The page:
Welcome, Karen Connelly, to our virtual gathering. How I wish we were sitting on a couch, legs pulled up, hands wrapped around a cup of tea, but this will have to do. We’ll begin by focusing on how you are keeping in these strange, life altering days, and then move to a poem you’ve selected to share today with us. I know you read this poem on Instagram recently, so I invite folk to head over there after our time together here.
It has been a week or so since I’ve listened to one of your midnight readings on Instagram. It became a way into deeper breaths, resting in the soothing sound of your voice, and readying myself for sleep. I am so grateful to you for those late evening posts.
Here are the three questions we have been cycling back to each day, and your generous answers;
1. We often say we wish we had more time for certain things. Are you spending your time differently in view of our current world challenges? If so, how?
Karen: Hello Lesley Anne,
Because I’m a writer and therapist and work primarily from my home office, I haven’t changed my schedule all that much, except for a daily walk with my teenage son, which is a wonderful gift. Usually he doesn’t want to be seen with me in public, but now that his parents are his only companions, we’re all spending more time together. This has been an unexpected blessing for all of us. Though I also yell at him more—usually from the kitchen to the second floor– because of the Nefarious Screen Factor. We’re all spending even more time than usual in front of our screens.
But that also has brought a surprisingly positive benefit. I practice a neural-somatic trauma therapy called OEI, Observed Experiential Integration, and it’s been challenging and exciting to figure out how to work with clients on screen instead of in person. I have a couple of older and differently abled clients, for whom this change has been extremely helpful. They don’t have to leave their homes in these times of social distancing, and I’ve learned that doing this special body-based work is possible at a distance. So that’s really thrilling—it’s always exciting to learn something new, or to be challenged and realize you can figure out a solution. In fact, for a couple of these clients, working online is much easier. If someone has more ease in the experience of the therapeutic hour, the work tends to be more effective.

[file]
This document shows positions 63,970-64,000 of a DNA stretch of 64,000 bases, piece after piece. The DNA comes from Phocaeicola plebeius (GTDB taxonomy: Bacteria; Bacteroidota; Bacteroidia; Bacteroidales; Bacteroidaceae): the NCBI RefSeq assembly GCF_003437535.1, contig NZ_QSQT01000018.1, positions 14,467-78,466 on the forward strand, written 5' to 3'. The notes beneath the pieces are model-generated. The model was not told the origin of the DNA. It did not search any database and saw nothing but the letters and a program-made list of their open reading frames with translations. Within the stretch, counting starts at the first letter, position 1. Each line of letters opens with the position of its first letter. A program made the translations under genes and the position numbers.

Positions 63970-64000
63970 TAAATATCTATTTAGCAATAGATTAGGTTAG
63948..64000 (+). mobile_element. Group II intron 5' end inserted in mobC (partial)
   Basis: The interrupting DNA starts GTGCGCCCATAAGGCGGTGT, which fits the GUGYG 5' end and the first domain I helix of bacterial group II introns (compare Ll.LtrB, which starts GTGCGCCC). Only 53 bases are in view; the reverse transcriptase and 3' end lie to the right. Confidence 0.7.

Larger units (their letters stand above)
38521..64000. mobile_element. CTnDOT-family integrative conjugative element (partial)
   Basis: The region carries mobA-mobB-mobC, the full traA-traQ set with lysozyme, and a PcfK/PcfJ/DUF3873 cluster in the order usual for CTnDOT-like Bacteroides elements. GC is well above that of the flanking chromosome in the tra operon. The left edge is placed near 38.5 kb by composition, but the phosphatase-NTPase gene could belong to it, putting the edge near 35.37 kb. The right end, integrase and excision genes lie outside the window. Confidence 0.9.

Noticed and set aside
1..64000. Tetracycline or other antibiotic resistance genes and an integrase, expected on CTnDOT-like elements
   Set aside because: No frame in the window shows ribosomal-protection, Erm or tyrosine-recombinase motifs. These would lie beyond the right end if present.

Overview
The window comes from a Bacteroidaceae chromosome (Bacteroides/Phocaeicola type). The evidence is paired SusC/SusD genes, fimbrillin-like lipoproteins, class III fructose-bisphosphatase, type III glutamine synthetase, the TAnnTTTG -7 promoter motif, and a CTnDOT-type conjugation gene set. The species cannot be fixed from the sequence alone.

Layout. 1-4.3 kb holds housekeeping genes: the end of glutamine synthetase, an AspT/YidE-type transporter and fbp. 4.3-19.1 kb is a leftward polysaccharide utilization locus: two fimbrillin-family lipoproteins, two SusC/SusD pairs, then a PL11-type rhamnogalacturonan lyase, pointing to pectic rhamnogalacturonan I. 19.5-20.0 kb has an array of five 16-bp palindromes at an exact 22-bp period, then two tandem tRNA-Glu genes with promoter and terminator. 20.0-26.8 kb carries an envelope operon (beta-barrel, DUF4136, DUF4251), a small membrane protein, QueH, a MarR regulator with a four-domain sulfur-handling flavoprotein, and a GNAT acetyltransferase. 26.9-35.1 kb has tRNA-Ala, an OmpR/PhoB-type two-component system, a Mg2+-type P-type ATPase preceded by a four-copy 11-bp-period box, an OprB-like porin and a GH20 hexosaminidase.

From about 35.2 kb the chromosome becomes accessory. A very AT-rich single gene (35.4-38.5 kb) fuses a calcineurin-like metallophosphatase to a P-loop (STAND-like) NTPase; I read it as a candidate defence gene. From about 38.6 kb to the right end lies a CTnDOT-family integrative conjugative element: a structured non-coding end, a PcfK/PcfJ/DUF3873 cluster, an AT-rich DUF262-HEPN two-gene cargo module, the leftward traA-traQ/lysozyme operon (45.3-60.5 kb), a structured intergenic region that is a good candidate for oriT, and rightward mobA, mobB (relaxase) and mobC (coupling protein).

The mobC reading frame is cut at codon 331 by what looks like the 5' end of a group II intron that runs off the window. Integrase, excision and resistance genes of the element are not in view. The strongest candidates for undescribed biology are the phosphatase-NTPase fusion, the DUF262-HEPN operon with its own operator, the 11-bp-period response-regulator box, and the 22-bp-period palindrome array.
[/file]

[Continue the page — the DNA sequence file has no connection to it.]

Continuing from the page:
2. What is the core factor that brings vitality and life to you?
Karen: I’ve always been a spiritual person with spiritual habits and practices—I’ve been a meditator and student of yoga for decades– but that part of my character has become more defining and more definitive since I underwent an extraordinary crisis a few years ago. I’d let myself slide into that handy category of ‘emergency meditator’—I’d do the work when I really needed to, but I had a lot of secret resistance to the idea of goodness and service.